The government has decided not to shelve the ContactPoint database immediately, saying instead that its operations will be scaled down gradually.
ContactPoint was designed to improve child protection by increasing the amount of information shared between government departments. It holds information on all children under the age of 18.
However, it can be accessed by at least 330,000 people, and has been heavily criticised for reasons of privacy and security.
Scrapping the database was a key pledge in the Conservative manifesto and, along with abolishing ID cards and relaxing rules on the retention of DNA records, formed a major part of the coalition's civil liberties agenda.
But in a letter to directors of children's services, Tom Jeffrey, director general of the Department for Education, recognised the "significant investment" that had already been made in developing the database and its supporting infrastructure.
"In considering a new approach, the government will seek to make the most appropriate use of that investment wherever practicable," he wrote.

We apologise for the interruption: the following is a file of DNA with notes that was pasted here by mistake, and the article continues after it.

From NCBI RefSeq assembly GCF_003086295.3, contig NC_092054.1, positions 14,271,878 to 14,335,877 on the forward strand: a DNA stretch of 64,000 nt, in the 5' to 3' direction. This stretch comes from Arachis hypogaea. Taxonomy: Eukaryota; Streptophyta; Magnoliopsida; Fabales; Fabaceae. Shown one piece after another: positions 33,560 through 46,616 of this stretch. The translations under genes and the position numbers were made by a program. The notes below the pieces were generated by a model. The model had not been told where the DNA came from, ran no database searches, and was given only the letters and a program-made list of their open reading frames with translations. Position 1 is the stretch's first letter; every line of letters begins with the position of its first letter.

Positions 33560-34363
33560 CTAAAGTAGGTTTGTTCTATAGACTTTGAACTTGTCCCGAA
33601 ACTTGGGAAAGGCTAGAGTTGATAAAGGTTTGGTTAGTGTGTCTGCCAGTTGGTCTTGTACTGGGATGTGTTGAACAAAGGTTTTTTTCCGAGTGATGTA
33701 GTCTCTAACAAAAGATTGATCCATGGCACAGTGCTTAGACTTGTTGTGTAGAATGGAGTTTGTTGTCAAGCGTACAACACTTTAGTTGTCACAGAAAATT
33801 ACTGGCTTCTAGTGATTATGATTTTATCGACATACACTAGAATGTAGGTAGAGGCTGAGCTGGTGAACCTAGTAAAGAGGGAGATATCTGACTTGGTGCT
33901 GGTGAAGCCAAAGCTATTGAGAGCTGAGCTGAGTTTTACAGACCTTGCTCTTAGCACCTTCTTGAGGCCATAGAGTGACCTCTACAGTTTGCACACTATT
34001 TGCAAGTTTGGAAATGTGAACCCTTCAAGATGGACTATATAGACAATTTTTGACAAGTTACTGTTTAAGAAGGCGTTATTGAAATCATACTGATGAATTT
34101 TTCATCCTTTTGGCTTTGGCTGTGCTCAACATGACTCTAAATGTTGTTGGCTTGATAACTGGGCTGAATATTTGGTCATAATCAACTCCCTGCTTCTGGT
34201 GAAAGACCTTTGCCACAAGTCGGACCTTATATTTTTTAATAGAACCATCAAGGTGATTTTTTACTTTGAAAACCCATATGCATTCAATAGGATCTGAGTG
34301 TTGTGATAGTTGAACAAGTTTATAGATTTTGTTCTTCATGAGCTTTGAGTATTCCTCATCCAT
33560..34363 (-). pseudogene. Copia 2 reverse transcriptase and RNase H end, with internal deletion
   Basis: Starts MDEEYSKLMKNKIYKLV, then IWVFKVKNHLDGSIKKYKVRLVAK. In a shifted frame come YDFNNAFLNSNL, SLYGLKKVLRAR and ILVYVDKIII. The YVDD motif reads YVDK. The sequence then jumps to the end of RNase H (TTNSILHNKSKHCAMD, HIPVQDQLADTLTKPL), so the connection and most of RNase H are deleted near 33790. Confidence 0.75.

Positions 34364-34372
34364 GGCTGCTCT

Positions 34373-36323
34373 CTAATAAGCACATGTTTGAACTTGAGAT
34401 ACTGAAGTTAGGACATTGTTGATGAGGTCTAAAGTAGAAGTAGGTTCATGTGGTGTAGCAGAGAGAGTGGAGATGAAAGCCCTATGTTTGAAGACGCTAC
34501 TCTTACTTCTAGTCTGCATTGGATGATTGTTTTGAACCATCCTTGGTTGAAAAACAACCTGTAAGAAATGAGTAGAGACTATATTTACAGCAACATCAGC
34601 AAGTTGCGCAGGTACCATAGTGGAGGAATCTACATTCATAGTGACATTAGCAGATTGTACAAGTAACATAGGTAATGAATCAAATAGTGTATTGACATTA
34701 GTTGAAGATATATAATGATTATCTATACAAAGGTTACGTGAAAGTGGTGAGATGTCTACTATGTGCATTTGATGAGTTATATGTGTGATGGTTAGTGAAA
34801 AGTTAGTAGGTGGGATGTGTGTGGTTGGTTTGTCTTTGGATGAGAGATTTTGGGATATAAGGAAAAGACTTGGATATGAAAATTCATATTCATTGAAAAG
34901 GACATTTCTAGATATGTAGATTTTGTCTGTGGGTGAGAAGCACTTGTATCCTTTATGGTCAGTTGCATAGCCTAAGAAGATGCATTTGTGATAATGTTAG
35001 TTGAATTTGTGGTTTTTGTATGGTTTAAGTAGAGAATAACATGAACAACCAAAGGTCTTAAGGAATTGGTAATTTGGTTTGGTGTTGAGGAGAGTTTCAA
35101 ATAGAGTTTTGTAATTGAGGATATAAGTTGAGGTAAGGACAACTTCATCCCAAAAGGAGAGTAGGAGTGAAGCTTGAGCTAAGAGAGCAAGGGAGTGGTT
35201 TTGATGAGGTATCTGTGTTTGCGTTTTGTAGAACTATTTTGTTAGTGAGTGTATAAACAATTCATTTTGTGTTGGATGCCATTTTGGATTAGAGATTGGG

"As an interim measure, ministers have decided to maintain ContactPoint in limited operation pending firmer decisions on what should come after it."
Jeffrey went on to explain that, in the longer term, access to the system and the eventual removal of data will be managed centrally.
"We will provide further information to local authorities and other partners in due course about the impact, timings and effects of closing down the system, " he said.
"In the meantime, please ensure that you continue to treat any information which you have stored in line with the requirements of the Data Protection Act. "
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